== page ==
Swansea City close in on Michael Laudrup for manager role
SWANSEA City are close to ending their search for a manager by appointing Michael Laudrup, the Evening Post can reveal.
Huw Jenkins is flying back into Wales tonight and hopes to put the finishing touches to the deal by Friday.
The Swansea chairman is refusing to comment on who will get the nod to succeed Brendan Rodgers.
But he told the Post last night that the Swansea hierarchy have made significant progress in their hunt for a new boss over the last few days.
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Jenkins is heading home this evening after an end-of-season break in Cyprus.
And it has been very much a working holiday as Jenkins has whittled down the list of candidates to take the reins from Rodgers.
"If I had not been able to make progress, I wouldn't have been in Cyprus," he stressed.
"We knew roughly what we were going to do even before I came out. That's what we've tried to get on with and obviously progress has been made.
"There's been quite a lot going on over the telephone, as you would imagine.
"I have been keeping in touch with everybody and in a way it's been good that because of the time of year, everybody has had a chance to think things through.
"Hopefully now I can get back home and bring the process to a conclusion.
"There are always things to consider and that will be the case for us right up until the last minute.
"I think you can see that with other clubs, like Liverpool and one or two others who have had managerial changes in recent times.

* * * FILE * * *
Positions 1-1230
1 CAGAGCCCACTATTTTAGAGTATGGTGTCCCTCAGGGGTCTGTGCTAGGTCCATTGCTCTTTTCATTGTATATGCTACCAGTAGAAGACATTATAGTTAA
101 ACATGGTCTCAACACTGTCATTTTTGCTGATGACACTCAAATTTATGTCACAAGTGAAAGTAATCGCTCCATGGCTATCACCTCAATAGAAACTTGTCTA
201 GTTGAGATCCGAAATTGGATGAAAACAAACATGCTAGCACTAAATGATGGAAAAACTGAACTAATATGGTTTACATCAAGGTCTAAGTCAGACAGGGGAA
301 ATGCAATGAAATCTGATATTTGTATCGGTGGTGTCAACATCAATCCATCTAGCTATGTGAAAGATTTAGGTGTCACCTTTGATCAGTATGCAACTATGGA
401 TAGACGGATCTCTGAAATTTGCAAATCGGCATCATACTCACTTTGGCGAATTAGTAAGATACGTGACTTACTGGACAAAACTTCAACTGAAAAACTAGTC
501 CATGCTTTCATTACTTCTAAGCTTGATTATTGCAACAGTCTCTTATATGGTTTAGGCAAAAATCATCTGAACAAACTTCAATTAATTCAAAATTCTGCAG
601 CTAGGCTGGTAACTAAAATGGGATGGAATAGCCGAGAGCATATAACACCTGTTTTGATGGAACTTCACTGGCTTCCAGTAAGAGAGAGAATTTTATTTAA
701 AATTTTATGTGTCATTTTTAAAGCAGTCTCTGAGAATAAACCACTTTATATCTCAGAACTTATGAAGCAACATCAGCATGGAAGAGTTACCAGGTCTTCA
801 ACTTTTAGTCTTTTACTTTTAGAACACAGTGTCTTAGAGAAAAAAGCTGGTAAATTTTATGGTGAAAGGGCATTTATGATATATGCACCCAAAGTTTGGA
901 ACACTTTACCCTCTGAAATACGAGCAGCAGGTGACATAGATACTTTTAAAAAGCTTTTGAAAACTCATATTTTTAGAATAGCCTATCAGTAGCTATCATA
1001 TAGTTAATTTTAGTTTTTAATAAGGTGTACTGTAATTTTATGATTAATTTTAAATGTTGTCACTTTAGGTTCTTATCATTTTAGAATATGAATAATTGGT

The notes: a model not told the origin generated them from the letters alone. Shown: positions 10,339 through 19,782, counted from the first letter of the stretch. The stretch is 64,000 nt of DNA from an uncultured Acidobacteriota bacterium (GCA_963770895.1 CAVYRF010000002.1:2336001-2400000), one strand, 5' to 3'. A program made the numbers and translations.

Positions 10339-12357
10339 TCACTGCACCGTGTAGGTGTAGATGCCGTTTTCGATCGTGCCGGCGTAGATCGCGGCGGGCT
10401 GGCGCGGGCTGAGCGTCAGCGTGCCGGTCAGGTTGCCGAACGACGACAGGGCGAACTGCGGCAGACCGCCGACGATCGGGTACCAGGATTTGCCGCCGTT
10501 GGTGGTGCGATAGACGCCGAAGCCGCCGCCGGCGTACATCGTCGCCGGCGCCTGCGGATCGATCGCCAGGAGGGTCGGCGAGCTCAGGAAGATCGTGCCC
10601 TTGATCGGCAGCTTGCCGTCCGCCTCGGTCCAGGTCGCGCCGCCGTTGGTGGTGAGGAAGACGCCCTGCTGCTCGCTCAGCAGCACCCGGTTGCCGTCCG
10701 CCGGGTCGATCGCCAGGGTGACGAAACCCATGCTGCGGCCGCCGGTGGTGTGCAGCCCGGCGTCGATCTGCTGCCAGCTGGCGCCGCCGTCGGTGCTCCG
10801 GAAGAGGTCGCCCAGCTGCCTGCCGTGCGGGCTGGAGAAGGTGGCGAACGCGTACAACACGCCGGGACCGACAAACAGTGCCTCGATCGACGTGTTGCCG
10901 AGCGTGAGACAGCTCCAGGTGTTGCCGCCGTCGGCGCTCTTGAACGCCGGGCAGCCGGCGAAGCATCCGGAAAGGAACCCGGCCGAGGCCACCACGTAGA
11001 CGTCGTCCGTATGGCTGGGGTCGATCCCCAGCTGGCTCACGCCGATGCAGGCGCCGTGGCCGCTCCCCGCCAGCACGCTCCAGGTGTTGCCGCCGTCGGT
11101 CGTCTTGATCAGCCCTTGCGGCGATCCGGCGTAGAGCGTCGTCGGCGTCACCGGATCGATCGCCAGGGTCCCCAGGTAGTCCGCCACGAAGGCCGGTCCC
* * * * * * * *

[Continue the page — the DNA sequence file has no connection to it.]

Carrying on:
"Nothing is concluded until it is concluded.
"Until everything is ironed out and finalised, these things are never over the line."
Laudrup's representatives declined to comment on links with Swansea when contacted by the Post yesterday.
And it seems their silence speaks volumes with Swansea getting set to welcome one of the finest players of all time to their dugout.
It is thought that by the start of this week, Jenkins had whittled the shortlist of candidates down to just two names — Laudrup and Ian Holloway.
And it is understood Laudrup is now poised to win the battle for the job.
"As I have said previously, the average length of time it has taken us to appoint a manager in the past is 15 days," added Jenkins.
"That takes us up to Friday this time around, and I am hopeful that we will fit in again with our average.
"It's not a case of coming back and discussing things with the board of directors, because I have been in touch with them every day.
"We have been trying to push things forward this week and I am hopeful that we will soon get things sorted."
Laudrup is keen on managing in the English Premier League having previously coached in Spain, Russia and his homeland.
And it seems a CV which features a sparkling playing career and some impressive strides in management has impressed Swansea's decision-makers.
Former playmaker Laudrup is regarded as one of the great European footballers.
Laudrup was knighted in Denmark 12 years ago, and is seen as the greatest sportsman his country has ever produced.
As a player he won Serie A while at Juventus and lifted five straight La Liga titles, four with Barcelona and then one with Real Madrid. He also landed the European Cup while at Barca and later did the Dutch double with Ajax in the latter stages of his career.
Laudrup, 47, took his first steps in coaching as assistant coach of the Danish national side in 2000.
He enjoyed considerable success in his first manager's job at Brondby, where his assistant was former Arsenal midfielder John Jensen, who could link up with him once more at Swansea.
He then spent a season with unfancied Spanish side Getafe, leading them to the Copa Del Rey final and the quarter-finals of the Uefa Cup.
An unhappy seven-month stint at Spartak Moscow followed before Laudrup returned to Spain with Real Mallorca. He was soon impressing once more in La Liga, but resigned last autumn after his assistant lost his job.
Former Chelsea star Marcel Desailly, meantime, has claimed he was on Swansea's radar following Rodgers's departure.
"I was approached, but it is not the right time," said the Frenchman.
"Everything seemed fine, but it was too early."